Monday, April 13, 2015

A long time ago

By the time we found the shallow fire pit, the coals were cold, completely cold, and the only
ashes left between the small circle of stones were the black and heavy sort that don’t fly off
with a wind. Ken un-shouldered his rifle and set the barrel against a tree while the rest of us
stood staring at the ashes. The fire had been made on a small hump of earth stacked up against
the exposed roots of a sapling so as to make use of the drier ground amid the still thick circles
of snow between the taller trees. They were mostly Douglas Fir and red cedar. Ken had not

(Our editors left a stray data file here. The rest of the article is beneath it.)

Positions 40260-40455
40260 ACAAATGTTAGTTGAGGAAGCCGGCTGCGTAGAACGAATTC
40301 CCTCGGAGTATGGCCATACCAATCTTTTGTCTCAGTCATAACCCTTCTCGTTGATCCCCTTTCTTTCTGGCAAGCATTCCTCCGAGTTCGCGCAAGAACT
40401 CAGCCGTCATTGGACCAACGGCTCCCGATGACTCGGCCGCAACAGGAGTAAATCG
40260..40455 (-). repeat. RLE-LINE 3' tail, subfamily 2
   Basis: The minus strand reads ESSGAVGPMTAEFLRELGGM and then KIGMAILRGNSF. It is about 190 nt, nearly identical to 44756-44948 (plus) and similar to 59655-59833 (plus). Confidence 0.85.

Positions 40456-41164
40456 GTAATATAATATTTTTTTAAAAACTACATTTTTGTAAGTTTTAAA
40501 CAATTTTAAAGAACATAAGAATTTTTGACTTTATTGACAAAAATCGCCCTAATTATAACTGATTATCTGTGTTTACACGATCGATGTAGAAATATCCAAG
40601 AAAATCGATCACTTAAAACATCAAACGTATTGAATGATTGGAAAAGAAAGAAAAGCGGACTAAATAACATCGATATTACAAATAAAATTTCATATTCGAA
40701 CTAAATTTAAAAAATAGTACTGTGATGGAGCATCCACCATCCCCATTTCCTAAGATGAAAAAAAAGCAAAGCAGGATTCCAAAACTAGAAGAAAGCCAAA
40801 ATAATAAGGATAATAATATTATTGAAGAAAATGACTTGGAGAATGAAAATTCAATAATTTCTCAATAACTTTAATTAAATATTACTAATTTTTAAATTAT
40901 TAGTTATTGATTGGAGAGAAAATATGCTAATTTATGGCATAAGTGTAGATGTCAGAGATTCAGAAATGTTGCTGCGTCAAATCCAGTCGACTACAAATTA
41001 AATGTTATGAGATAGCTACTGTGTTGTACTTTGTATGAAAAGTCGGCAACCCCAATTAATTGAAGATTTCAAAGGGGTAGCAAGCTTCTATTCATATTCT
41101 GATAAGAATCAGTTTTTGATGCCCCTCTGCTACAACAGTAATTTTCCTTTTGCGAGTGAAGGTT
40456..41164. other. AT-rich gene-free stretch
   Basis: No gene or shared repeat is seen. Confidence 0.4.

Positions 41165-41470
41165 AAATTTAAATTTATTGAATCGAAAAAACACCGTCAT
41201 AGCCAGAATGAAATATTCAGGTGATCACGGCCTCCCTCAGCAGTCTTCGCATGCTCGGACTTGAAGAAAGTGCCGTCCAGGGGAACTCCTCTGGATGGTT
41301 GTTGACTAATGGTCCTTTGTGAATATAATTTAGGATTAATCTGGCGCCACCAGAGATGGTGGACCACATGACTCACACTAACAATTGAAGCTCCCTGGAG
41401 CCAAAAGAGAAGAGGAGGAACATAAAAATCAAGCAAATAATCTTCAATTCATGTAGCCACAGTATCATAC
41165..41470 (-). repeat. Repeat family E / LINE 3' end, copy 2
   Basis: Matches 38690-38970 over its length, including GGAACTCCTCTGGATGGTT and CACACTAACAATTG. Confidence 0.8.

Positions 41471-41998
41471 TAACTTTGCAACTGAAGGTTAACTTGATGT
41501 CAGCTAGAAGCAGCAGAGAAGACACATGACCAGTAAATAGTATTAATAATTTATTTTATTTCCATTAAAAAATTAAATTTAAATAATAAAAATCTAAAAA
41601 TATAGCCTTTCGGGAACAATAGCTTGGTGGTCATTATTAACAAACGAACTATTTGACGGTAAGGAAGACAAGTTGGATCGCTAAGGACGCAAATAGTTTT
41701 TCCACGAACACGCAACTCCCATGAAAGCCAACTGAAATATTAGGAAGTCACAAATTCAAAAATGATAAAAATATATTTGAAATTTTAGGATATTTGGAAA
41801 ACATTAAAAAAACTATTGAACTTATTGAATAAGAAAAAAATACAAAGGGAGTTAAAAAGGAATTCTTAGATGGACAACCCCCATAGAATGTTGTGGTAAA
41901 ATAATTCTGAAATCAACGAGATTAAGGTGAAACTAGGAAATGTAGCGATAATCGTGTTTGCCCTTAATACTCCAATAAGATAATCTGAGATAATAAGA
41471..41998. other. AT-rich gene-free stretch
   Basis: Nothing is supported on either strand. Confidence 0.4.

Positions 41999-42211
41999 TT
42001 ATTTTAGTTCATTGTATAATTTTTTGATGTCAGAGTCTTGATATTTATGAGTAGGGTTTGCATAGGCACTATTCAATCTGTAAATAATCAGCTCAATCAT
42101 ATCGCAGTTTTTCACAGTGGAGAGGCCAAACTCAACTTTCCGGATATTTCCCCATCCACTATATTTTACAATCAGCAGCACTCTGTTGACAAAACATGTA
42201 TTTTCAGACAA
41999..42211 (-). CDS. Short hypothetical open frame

walked far when he knelt and scooped up the rifle on the ground. He held it on his two
extended forearms like a sleeping child or a small corpse, looking quizzically at the stock and
hand grip and barrel as if he had never seen anything quite like it. He turned then, not toward
us, but away, and took two more steps toward a thicket of fruitless huckleberry bushes and
vines. The earth had been torn around the bushes and there were tatters of clothing as well.
Ken pointed to the ground. lood, he said. And we all knew what had happened to our friend.  

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